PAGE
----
You're a researcher; you are firmly convinced that the hypothesis you formulated - and deeply care about - about some phenomenon is true. But you alve have to face a sheer looming obstacle: the data you've been ableto collect are inconclusive; not openly contradicting yout hypothesis, but neither confirming it. So what can you do?
The best option is to repeat experiments and observations until either you have enough data to positively prove your hypothesis, or to become convinced that you were wrong in the first place. The best case of this are probably the efforts
of Michelson and Morley
, who set out to prove the existence of aether with a series of increasingly sophisticated experiments. They failed tho, but in the meantime produced strong evidence for Einstein's special relativity theory and perfected the interferometer, an important scientific instrument.
However, repetition is not always feasibble or even possible. There may be time and resource constraints, or the system of interest can be observed but not modified. In epidemiology, for example: we find morally unacceptable to hurt people or deprive them of their freedom in order to perform experiments, so we are stuck with a tangle of causes and effects which can be very hard to study separately. Another such field is climate science, where we obviously can't change experimental conditions and are stuck with observing what we've got, often through the use of proxies of limited reliability.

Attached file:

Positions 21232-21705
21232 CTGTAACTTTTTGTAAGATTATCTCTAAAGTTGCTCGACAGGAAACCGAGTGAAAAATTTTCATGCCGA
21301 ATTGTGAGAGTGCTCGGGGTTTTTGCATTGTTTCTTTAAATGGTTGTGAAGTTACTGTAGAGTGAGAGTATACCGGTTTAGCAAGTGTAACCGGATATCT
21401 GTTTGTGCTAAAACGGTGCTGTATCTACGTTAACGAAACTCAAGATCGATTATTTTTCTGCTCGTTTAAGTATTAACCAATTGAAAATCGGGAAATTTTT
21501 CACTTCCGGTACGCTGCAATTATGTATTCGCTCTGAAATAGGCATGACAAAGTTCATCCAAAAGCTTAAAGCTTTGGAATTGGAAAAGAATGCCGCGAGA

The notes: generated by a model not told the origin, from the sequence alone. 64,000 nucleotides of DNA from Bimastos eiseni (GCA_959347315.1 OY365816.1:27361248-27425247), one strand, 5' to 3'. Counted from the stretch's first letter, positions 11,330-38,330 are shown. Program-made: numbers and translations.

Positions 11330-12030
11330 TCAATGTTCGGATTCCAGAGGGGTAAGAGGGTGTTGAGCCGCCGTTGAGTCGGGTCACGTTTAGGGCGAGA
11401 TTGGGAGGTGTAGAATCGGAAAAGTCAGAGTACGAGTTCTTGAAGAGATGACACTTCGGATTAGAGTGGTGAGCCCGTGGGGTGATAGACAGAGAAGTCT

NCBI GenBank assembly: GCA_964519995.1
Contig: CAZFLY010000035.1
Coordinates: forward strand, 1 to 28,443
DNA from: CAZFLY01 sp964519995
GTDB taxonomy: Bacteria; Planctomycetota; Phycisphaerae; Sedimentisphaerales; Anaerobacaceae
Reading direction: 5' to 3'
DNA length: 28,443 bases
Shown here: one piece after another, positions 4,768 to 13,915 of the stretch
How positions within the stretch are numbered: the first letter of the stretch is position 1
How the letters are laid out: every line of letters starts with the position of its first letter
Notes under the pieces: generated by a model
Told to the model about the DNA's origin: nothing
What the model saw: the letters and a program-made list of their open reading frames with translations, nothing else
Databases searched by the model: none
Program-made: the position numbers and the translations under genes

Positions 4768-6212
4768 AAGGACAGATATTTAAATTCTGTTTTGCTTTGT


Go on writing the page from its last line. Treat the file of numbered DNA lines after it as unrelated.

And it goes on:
In these condtions, the temptation to torture data until they spill the beans can be very strong. You take a data series, exclude a couple of outliers for good measure, smooth it with a filter chosen to give the appropriate slope at the extremes, and finally fit a third-order polynomial to a selected region of the series obtaining a correlation coefficient of 0.6... proof
! Yeah, proof that you've read the manual of your software. The actual physical meaning of such correlation is in fact rather obscure.
The temptation to over-analyze data was also catching me during my PhD work, but in the end I cut it short stating in me thesis that some calculations I made were more an exercise in curve fitting than anything. But other scientists think differently, and seem to go beyond succumbing to temptation in good faith, into the dark territory of deliberate manipulation and intellectual dishonesty. The blog Climate audit has a depressingly too long list
of such cases.
Intellectual dishonesty is always wrong, but when the results of bad science can impact on whole countries, it becomes alarmingly wrong.
Etichette: Awareness, Science